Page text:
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The challenges for East Timor

By Dionisio Da Cruz Pereira - posted Thursday, 19 March 2009

Seven years after independence, poverty is one of the biggest problems facing East Timor. Meeting the Millennium Development Goals (MDGs) by 2015 is challenging. The World Bank (PDF 456KB) predicts that youth unemployment is widespread and currently runs at 43 per cent nationally and 50 per cent in Dili.

In 2002, when East Timor gained its independence, guided by its National Development Plan (NDP), the government was fully committed to working with both the international community and civil societies to “reduce poverty in all sectors and regions of the nation, and; to promote economic growth that is equitable and sustainable, improving the health, education, and well being of everyone in East Timor” (see East Timor National Development 2002 (PDF 1.27MB)).

This is said to be in line with the government’s commitments to meeting the millennium development goals set for 2015 which include to eradicate extreme poverty and hunger; achieve universal primary education; promote gender equality and empower women; reduce child mortality; improve maternal health, combat HIV-AIDS, malaria and other diseases; ensure environmental sustainability and Develop a Global Partnership for Development.


The 2006 crisis held back much of the progress which had been made under the first constitutional government. In order to revive the country’s shattered economy, the current government, under the leadership of Xanana Gusmao, chose to prioritise six key main areas known as the “2008 National Priorities” (PDF 353KB). These include “public safety and security, elections, justice sector strengthening, public sector strengthening, youth employment and skills development, and social reinsertion”.

Even though the 2006 crisis caused a significant setback, significant improvements have been made by the coalition government after the president was shot in an apparent coup attempt orchestrated by the deserted army leader, Alfredo Reinaldo. These include: the reintegration of Internal Displaced people (IDPs) to their communities; payments to former combatants and the elders; the provision of affordable rice to communities both in urban and rural areas.

Apart from that, the government also provides a significant number of scholarships to many East Timorese students to pursue their advanced study at various universities both within and outside of East Timor.

Within the health sector, scholarship has been provided for students to pursue medical training at the university level. At present, it is estimated that more than 1,000 East Timorese students are attending medical training in Cuba as part of bilateral co-operation between the Cuban and East Timorese governments. The reconstruction of clinics and hospitals in and around the country has now been completed, albeit some of them are still under way.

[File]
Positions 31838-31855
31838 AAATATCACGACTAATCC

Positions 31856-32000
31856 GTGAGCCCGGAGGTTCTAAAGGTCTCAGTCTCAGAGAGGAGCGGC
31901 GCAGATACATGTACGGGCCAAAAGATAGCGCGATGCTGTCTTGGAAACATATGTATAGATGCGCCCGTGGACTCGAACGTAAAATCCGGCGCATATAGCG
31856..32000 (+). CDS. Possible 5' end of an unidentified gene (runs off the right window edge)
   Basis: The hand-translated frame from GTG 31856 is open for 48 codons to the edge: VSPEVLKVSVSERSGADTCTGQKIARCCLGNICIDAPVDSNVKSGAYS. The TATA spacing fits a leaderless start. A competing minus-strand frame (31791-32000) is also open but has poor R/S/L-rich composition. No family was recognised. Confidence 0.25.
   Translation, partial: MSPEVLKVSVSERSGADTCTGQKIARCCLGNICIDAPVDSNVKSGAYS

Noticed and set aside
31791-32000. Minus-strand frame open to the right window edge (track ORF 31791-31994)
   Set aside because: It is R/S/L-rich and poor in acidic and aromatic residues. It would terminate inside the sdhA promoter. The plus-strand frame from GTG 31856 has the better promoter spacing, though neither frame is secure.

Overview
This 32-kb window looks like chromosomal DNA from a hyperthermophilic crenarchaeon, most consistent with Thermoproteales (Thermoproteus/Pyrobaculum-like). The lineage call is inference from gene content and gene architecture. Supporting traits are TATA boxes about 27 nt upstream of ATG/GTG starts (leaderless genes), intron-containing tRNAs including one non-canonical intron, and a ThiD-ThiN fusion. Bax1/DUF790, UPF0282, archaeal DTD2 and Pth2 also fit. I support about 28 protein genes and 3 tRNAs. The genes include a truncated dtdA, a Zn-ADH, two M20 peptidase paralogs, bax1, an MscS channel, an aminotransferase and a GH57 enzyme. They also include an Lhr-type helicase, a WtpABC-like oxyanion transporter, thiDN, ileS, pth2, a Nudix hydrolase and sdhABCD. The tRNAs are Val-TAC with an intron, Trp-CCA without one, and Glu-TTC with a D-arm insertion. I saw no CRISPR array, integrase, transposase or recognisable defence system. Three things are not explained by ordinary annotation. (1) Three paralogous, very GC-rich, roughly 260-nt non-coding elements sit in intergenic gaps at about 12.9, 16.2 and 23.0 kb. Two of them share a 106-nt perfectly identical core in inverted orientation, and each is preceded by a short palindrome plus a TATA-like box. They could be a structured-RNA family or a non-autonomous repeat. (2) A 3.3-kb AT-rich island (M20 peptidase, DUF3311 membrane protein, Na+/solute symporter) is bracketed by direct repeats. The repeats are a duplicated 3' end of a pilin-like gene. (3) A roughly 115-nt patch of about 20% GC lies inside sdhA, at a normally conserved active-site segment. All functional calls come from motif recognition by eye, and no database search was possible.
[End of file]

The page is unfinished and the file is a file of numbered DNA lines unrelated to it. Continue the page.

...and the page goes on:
Strengthening food security in East Timor is another priority. Under the ministry of agriculture, the government has distributed tractors and seeds to rural farmers to boost agricultural production.

In spite of significant progress made by the coalition government, a number of problems continue to persist and hinder the government’s efforts to tackle poverty in order to meet MDGs. Last year Transparency International reported that under the coalition government, the effort to tackle corruption looks increasingly gloomy. Timor-Leste's position fell 22 places from 123rd to 145th - behind Kazakhstan and one place ahead of Bangladesh - for the period August 2007 to August 2008 (see 2008 Corruption Perception Index, Transparency International).


The persecution of journalists, and the arrest without warrant of ordinary citizens during the state of siege following the shootings on February 11 last year, and the recent suppression of student protests about the state budget and the purchase of luxury 4WD Prados for MPs is a discouraging development. So far the government has not conducted an investigation into the reports on these violations by the Ombudsman for Human Rights and Justice.

The existence of poor governance combined with a lack of accountability and transparency has hampered the government’s efforts in three consecutive years to secure funding from the Millennium Challenge Corporation promised by the USA congress in an effort to address the Millennium goals. The International Crisis Group (ICG) recently warned the East Timor government that while changes have been made, the government should stop being “complacent” (Timor-Leste: No Time for Complacency International Crisis Group, Asia Briefing, Asia Briefing N°87, February 9, 2009).

Actions must be taken to address the fundamental problems triggered by the 2006 crisis such as strengthening justice sector and carrying out security reforms. Furthermore, the government should avoid pursuing “buying off” policy where the population relies on the government’s handouts.

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About the Author

Dionisio Da Cruz Pereira is pursuing an M.Sc in International Development at the University of Birmingham, United Kingdom.

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Related Links
East Timor and Indonesia Action Network
La'o Hamutuk - NGO

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